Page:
I always comforted myself thinking those people were in the minority; to me the open-minded people far outweighed the bigots. Then, February 10 happened. For the first time in my life, my life had less value than a white life.
Popular in the state of Maharashtra, India, Dahi Handi is a ritual that takes place during the annual celebration of the festival of Gokulashtami. Known as Krishna Janmashtami throughout the rest of the country, the festival celebrates the birth of the Hindu God, Krishna.
Summertime means ice cream, and especially now that it is August there's really nothing better to eat on a hot day. But do you really want to go through the hassle of making it yourself? Jessi Singh of Babu Ji believes there doesn't have to be any hassle at all if you follow his recipe for kulfi.
The houses got sparser and the flat, parched, winter landscape was crowned and made glorious by the red-hued mountains in the distance. We tried to imagine what our meeting with Royce and Debbie Nez-Manuel would be like. It was nothing like our imaginings.
"Each day, more than half the world's adult population read a daily newspaper: 2.5 billion in print and more than 800 million in digital form," according to the World Association of Newspapers and News Publishers (WAN-IFRA).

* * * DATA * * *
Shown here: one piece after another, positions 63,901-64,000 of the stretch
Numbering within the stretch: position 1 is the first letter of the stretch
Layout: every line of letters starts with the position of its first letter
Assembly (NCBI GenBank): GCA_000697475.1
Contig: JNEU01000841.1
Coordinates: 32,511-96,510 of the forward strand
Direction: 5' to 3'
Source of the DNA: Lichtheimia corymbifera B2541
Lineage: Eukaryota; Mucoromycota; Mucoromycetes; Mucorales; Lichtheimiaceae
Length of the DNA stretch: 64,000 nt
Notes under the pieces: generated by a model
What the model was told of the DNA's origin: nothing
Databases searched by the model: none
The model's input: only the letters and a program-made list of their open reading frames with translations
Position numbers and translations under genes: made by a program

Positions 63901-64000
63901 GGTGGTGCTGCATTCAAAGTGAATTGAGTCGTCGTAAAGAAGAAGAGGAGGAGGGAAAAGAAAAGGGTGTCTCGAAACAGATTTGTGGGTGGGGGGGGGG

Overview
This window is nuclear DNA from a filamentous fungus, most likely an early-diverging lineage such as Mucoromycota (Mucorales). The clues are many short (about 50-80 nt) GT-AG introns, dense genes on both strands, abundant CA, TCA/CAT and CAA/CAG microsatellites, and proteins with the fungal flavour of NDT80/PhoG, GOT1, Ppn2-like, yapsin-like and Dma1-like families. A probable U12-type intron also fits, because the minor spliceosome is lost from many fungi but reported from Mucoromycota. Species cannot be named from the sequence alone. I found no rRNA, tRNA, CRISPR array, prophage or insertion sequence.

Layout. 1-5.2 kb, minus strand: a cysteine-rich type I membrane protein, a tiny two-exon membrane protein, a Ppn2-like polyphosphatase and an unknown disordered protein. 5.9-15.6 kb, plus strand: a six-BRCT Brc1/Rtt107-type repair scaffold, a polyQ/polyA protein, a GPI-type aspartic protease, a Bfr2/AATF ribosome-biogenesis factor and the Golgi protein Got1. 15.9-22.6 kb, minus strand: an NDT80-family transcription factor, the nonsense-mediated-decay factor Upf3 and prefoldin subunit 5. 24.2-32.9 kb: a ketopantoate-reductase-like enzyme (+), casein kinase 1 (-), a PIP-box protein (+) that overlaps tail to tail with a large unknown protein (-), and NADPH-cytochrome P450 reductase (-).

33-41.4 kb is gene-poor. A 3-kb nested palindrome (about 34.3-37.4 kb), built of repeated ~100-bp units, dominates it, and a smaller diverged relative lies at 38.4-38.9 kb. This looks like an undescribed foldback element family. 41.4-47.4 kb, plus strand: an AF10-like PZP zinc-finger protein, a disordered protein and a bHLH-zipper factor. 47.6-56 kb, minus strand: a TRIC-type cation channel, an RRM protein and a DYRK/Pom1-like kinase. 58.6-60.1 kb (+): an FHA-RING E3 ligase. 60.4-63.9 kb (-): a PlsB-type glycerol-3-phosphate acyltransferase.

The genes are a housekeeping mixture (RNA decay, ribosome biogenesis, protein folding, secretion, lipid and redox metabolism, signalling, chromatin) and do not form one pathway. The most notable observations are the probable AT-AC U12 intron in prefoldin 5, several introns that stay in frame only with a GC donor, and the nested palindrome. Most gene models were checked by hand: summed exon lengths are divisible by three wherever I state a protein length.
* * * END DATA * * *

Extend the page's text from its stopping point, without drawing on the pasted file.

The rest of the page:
Ever wonder why it's completely normal for Indian guys to live at home with their parents well into their 20s and 30s? Or how even after marriage, they live with their parents and spouse as a "joint family?"
The news that Attorney General Eric Holder would be stepping down sent a shockwave through Washington. On the whole, was his term worth praising or condemning? We have to say that "both" is the only real answer to that question.
The principle that a young Native kid could be denied his right to education -- in 2014 -- because of his hair... well, it seems anachronistic. A throwback. But in a bad way. We gotta do better than that.
Native American Heritage Night at the Giants game last week seemed like an ideal time to attend a game with my little sister. That is, unless you consider watching non-Native people prance around in a costume headdress and getting slammed to the ground by your hair by police to be "ideal."
All of these tricks are natural and effective. They're also relatively easy to source (most of can be found at your local Indian grocer or Whole Foods) and cheaper than buying chemical-laden products at the drugstore.
Whether it's something old, new, borrowed, or blue, for many brides, tradition is the foundation upon which the wedding of her dreams is built. No bride is the same and no culture celebrates the same traditions.
I'm not here to jump on that bandwagon. I'm here to address one crucial question that Amy Chua does not consider: the uneven starting point that immigrants face when they decide to come to the United States.